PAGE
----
United States District Court, D. Rhode Island
WAYNE A. SILVA, Plaintiff,
ROBERT M. FARRELL, Defendant.
REPORT AND RECOMMENDATION
PATRICIA A. SULLIVAN, UNITED STATES MAGISTRATE JUDGE.
before the Court is Plaintiff Wayne A. Silva's
Fed.R.Civ.P. 60 motion. ECF No. 11. The motion appears to
request relief from an Order dated January 30, 2019 (ECF No.
10, “the Order”), which adopted a report and
recommendation (ECF No. 8). The Order enjoined Plaintiff from
filing further motions or other documents in this matter,
except for a single Fed.R.Civ.P. 60 motion and notice of
appeal, without first obtaining permission from a judge of
this Court. Mindful of the Court's obligation to read
with leniency the filings of pro se litigants like
Plaintiff, Erickson v. Pardus, 551 U.S. 89, 94
(2007), the Court interprets the motion as invoking both
Fed.R.Civ.P. 60(a) and 60(b), and as seeking relief both from
the Order enjoining him from further filings, as well as from
the final judgment entered against him on December 31, 2018,
as to which reconsideration was denied by Text Order on
January 15, 2019 (“the Judgment”).
his prior filings in this case and in the other case filed in
this District, Plaintiff's motion borders on
incomprehensible. See Silva v. Farrell, No. CV
18-650JJM, 2018 WL 6505367, at *1 n.2 (D.R.I. Dec. 11, 2018).
It mentions words and phrases like “forfeiture, ”
“jurisdiction, ” and “avoidance of service
of process, ” with no indication how these concepts
relate to whatever relief Plaintiff may be seeking. It cites
18 U.S.C. § 1963, which sets out criminal penalties in
RICO criminal cases, with no indication how that provision
has anything to do with this civil case. Similarly, it cites
18 U.S.C. § 1073, which deals with flight to avoid
criminal prosecution or testimony, with no hint why such a
criminal statute is pertinent. It is entirely silent
regarding any mistake, error or other flaw affecting the
Court's reasoning for the entry of the Judgment and of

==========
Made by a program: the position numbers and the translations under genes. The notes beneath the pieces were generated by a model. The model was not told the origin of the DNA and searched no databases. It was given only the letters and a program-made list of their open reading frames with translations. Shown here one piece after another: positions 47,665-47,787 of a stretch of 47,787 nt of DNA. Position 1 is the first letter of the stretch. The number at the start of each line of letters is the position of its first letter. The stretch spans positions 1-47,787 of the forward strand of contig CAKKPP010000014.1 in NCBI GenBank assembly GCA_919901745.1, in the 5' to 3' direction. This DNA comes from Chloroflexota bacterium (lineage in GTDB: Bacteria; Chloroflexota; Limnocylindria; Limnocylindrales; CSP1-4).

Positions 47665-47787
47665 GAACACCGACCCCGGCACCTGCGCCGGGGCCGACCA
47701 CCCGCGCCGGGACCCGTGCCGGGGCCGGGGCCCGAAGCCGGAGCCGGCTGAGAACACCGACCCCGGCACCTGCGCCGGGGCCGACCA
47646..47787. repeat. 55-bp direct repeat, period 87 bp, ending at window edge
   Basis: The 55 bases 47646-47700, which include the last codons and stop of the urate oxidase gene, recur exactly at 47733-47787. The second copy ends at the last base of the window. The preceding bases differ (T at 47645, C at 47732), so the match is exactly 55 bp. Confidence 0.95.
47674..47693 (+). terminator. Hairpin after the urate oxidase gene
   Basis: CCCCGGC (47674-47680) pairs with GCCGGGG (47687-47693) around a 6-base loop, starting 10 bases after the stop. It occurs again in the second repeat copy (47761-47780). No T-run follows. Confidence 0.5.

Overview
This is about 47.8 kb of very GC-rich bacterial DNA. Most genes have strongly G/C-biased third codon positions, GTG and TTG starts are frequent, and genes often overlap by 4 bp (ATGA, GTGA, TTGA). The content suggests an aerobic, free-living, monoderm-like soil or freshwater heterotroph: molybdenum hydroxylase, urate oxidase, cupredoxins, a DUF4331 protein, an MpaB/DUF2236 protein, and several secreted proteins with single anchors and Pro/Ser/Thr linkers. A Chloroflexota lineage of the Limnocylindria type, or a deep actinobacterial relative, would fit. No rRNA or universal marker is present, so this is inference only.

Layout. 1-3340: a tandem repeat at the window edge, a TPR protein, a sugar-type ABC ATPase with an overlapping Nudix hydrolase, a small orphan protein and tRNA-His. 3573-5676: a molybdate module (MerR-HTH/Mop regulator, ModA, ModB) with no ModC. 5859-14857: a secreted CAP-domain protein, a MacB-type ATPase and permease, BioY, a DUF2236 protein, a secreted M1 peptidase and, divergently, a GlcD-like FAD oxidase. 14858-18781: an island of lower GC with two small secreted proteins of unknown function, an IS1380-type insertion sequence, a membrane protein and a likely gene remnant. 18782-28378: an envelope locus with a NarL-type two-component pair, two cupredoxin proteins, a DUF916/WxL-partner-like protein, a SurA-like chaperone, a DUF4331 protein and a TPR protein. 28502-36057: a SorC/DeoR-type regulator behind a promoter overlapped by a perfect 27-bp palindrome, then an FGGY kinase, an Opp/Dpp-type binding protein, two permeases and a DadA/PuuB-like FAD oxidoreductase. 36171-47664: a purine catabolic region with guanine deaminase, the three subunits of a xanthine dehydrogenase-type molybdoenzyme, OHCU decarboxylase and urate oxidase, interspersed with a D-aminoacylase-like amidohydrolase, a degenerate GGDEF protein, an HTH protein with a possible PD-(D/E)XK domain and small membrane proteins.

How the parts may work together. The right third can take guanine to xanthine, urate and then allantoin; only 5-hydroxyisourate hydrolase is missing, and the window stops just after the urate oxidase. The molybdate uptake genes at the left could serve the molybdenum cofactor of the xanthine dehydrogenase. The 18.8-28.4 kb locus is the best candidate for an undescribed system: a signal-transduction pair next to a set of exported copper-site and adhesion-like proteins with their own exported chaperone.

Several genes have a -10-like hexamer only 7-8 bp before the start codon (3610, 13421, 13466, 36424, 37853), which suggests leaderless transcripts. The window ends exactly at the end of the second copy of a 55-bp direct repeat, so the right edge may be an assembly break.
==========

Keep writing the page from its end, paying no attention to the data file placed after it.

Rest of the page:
Civ. P. 60(a) provides for the correction of a clerical
mistake or other error affecting a judgment or order. It
“is appropriate where ‘the judgment failed to
reflect the court's intention.' [The Rule] does not,
however, provide for the correction of ‘the deliberate
choice of the district judge.'” Bowen Inv. Inc.
v. Carneiro Donuts, Inc., 490 F.3d 27, 29 (1st Cir.
2007). As with the four Fed.R.Civ.P. 60(a) motions that the
Court denied in Silva v. Thornton, 18-cv-95-WES,
having reviewed Plaintiff's latest motion carefully, the
Court is satisfied that there is no suggestion of mistake or
error so that “Rule 60(a) plainly does not
apply.” AngioDynamics, Inc. v. Biolitec, 880
F.3d 596, 599 (1st Cir. 2018).
Civ. P. 60(b) is more substantive; it provides several
grounds on which a “court may relieve a party or its
legal representative from a final judgment, order, or
proceeding[, ]” including, inter alia,
mistake, inadvertence, surprise or excusable neglect.
Fed.R.Civ.P. 60(b)(1). “While many courts broadly allow
relief under Rule 60(b), ” the First Circuit
“‘has taken a harsher tack.'”
Skrabec v. Town of N. Attleboro, 321 F.R.D. 46, 48
(D. Mass. 2017), aff'd, 878 F.3d 5 (1st Cir.
2017) (quoting Davila-Alvarez v. Escuela de Medicina
Universidad Cent. del Caribe, 257 F.3d 58, 64 (1st Cir.
2001)). The First Circuit “has held that Rule 60 relief
is ‘extraordinary in nature and . . . should be granted
sparingly.'” Id. (quoting
Rivera-Velazquez v. Hartford Steam Boiler Inspection
& Ins. Co., 750 F.3d 1, 19 (1st Cir. 2014)).
“[A] party who seeks relief under [Rule 60(b)] must
establish, at the very least, that his motion is timely; that
exceptional circumstances exist, favoring extraordinary
relief; that if the judgment is set aside, he has the right
stuff to mount a potentially meritorious claim or defense;
and that no unfair prejudice will accrue to the opposing
parties should the motion be granted.”
Rivera-Velazquez, 750 F.3d at 3-4 (internal
quotation marks omitted). Having carefully reviewed
Plaintiff's motion in light of these principles, the
Court concludes that it falls hopelessly short of even
suggesting a conceivable basis for relief under Fed.R.Civ.P.
60(b), never mind exceptional circumstances. Nansamba v.
N. Shore Med. Ctr., Inc., 727 F.3d 33, 41 (1st Cir.
2013) (because record does not reveal grounds for relief,
Rule 60(b) motion properly denied).
on the foregoing, I recommend the Court deny Plaintiff's
of caution: in Silva v. Thornton, Plaintiff
demonstrated a knack for filing multiple Fed.R.Civ.P. 60
motions. See 18-95 ECF Nos. 13, 14, 16,
Plaintiff is reminded that, while the Order is in place, the
Court will not accept another Fed. R. Civ. P 60 motion in
objection to this report and recommendation must be specific
and must be served and filed with the Clerk of the Court
within fourteen (14) days after its service on the objecting
party. See Fed.R.Civ.P. 72(b)(2); DRI LR Cv 72(d).
Failure to file specific objections in a timely manner
constitutes waiver of the right to review by the district
judge and the right to appeal the Court's decision.
See United States v. Lugo Guerrero, 524 F.3d 5, 14
(1st Cir. 2008); Park Motor Mart, Inc. v. Ford Motor
Co., 616 F.2d 603, 605 (1st Cir. 1980).
 And after the Court restricted his
filing privileges in that case, he submitted documents in
violation of the restrictions, which the Court returned.
18-95 ECF Nos. 24, 25. One purported ...